Mrs. Jennings is a minor character in the novel that is described by Jane Austen as a widow in older ages. Because of the fact that all her children are married and are separated from her, Mrs. Jennings likes to visit them and their families regularly. During the visits, she enjoys different companies, is highly interested in personal matters of the young people, and happens to arrange good matches. What is more, she often pays significant attraction to the way of communication between young and handsome fellows and beautiful ladies, suspecting an affair even before it occurs. It is important to mention that Mrs. Jennings is gossip and happens to be involved in scandals with people she likes and respects. Despite all her weaknesses, this woman is very clever and tells people easily. Thus, if some person pretends to be positive and sincere, Mrs. Jennings is usually the only one to see the truth. She is kind with Marianne and her sister Elinor and always cares about their personal comfort. That is why she helps Elinor to look after Marianne during her illness and does everything for the girl to recover. Thus, Mrs. Jennings may be distinguished as the most positive and kind-hearted character of the novel that helps those, who are in demand.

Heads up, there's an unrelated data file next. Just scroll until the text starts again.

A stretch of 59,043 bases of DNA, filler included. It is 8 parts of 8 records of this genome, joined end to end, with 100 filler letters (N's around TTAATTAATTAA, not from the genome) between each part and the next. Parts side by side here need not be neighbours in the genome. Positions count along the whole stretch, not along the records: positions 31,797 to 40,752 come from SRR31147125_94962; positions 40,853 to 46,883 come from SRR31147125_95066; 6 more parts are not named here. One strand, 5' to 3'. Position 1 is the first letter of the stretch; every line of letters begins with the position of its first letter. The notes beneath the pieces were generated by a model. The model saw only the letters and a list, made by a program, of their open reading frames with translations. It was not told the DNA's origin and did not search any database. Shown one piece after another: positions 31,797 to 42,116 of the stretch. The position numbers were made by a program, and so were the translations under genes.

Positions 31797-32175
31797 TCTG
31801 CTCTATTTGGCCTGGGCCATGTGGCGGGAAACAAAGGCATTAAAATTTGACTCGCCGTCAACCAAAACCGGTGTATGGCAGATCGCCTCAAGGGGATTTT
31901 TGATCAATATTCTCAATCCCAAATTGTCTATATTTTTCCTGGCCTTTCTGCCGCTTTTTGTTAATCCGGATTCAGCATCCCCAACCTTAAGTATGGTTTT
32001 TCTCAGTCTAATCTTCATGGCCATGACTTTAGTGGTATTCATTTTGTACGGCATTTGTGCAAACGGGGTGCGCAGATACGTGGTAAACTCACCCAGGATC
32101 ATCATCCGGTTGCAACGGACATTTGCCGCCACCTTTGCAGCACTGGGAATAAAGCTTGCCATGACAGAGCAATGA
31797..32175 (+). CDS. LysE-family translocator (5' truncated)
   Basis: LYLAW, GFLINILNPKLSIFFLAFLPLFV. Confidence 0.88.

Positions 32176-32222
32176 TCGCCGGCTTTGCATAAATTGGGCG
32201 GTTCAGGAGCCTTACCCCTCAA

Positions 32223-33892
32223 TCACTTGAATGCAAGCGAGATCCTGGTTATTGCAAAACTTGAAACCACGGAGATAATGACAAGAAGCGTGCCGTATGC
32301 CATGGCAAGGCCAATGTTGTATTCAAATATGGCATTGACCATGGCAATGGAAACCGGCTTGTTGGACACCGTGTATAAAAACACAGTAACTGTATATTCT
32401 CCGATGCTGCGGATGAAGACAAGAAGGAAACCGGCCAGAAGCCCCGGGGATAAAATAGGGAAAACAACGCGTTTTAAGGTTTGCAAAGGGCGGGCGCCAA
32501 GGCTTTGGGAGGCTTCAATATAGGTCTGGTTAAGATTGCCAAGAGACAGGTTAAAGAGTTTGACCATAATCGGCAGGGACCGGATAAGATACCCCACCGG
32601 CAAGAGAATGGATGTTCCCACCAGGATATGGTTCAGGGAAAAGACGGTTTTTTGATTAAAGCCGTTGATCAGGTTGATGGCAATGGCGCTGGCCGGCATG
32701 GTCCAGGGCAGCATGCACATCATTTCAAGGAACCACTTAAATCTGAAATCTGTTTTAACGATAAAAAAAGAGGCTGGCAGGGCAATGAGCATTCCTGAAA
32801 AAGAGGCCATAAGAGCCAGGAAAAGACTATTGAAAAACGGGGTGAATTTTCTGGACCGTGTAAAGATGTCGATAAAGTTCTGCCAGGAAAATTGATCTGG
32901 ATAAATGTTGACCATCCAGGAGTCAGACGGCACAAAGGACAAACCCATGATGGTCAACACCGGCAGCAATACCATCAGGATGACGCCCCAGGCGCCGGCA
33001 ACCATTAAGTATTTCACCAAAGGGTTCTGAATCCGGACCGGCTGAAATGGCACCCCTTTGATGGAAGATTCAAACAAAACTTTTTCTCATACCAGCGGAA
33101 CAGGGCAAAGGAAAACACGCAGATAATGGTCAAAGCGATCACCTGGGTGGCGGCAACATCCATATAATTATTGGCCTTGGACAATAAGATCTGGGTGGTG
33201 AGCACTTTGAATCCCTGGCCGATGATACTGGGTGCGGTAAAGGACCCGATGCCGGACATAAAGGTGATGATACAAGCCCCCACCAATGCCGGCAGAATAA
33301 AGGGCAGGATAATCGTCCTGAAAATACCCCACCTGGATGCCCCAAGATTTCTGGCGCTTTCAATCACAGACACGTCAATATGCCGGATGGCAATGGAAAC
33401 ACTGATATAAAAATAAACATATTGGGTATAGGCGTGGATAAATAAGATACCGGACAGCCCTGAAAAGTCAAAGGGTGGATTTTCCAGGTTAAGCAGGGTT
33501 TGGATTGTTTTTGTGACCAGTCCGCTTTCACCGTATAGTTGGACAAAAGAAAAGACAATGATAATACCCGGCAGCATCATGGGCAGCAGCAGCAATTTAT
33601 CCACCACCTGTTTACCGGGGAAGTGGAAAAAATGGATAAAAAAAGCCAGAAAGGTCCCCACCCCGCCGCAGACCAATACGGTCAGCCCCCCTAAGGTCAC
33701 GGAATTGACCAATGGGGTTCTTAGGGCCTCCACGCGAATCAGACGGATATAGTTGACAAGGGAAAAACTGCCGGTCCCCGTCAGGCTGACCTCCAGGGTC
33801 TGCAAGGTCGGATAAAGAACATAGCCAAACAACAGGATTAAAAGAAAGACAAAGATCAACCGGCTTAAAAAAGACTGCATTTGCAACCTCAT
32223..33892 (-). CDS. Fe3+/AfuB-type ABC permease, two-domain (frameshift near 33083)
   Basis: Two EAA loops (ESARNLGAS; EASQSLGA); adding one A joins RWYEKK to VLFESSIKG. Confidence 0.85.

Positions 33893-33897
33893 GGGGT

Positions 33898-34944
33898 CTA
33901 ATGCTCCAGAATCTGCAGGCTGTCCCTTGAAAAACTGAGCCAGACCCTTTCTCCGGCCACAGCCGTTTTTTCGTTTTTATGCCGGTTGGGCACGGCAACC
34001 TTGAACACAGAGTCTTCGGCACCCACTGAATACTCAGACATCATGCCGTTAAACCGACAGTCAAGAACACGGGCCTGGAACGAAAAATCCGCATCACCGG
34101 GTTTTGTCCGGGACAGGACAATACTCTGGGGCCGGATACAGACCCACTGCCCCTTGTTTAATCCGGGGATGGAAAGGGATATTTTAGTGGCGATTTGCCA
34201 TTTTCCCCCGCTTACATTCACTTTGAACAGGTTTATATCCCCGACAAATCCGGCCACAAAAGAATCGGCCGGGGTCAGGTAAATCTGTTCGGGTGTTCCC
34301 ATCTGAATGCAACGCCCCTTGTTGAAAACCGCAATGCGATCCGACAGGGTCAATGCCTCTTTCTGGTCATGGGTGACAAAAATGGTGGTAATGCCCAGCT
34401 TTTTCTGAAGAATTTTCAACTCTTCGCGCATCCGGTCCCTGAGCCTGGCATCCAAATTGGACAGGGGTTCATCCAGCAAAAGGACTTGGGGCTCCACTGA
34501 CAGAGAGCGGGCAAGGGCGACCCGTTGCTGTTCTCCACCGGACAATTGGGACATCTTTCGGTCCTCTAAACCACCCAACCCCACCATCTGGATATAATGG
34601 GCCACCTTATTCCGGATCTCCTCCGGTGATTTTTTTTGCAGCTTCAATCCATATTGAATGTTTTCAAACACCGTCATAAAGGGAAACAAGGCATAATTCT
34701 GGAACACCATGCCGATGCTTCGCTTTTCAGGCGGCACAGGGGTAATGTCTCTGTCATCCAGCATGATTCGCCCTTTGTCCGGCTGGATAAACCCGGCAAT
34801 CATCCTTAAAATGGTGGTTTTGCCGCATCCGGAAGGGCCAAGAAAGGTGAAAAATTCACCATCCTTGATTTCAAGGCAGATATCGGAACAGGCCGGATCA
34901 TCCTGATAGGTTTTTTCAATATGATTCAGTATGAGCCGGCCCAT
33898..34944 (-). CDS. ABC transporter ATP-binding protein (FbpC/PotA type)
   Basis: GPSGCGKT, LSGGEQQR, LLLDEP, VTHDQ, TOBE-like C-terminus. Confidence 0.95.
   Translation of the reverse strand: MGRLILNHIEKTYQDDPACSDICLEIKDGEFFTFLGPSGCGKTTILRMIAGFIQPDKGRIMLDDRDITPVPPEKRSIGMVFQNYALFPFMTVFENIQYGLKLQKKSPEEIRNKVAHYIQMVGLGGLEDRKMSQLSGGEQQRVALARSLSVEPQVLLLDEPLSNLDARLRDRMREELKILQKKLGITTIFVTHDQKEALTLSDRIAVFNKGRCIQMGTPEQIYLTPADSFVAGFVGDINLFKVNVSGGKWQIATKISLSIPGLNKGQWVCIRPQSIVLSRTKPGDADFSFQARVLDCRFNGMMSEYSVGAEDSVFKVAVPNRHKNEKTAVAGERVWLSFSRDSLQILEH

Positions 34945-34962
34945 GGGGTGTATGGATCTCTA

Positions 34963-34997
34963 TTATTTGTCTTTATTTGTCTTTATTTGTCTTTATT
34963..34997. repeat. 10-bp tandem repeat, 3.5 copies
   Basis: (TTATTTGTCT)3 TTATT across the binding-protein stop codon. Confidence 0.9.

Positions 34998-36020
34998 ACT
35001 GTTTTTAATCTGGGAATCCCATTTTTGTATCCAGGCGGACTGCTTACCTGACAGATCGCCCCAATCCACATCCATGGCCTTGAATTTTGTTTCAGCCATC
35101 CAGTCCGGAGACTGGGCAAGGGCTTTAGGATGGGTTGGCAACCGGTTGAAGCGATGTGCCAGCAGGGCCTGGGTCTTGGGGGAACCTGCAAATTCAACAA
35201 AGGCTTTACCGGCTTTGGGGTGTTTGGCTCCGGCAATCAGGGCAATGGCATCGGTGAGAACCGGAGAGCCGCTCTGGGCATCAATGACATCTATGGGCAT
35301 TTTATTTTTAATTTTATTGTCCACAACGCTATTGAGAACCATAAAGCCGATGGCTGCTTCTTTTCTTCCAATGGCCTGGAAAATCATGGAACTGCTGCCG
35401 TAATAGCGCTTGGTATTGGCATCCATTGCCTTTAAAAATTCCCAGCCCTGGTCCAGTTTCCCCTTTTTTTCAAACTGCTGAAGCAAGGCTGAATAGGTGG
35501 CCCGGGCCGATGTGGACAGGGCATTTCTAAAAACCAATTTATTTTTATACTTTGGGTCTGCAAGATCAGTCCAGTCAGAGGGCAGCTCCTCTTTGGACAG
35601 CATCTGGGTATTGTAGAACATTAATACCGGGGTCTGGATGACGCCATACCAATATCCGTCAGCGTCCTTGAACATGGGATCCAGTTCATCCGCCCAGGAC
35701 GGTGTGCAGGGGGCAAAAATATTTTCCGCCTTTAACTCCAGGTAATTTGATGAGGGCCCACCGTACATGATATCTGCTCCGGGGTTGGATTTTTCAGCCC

Mrs. Jennings in the Essays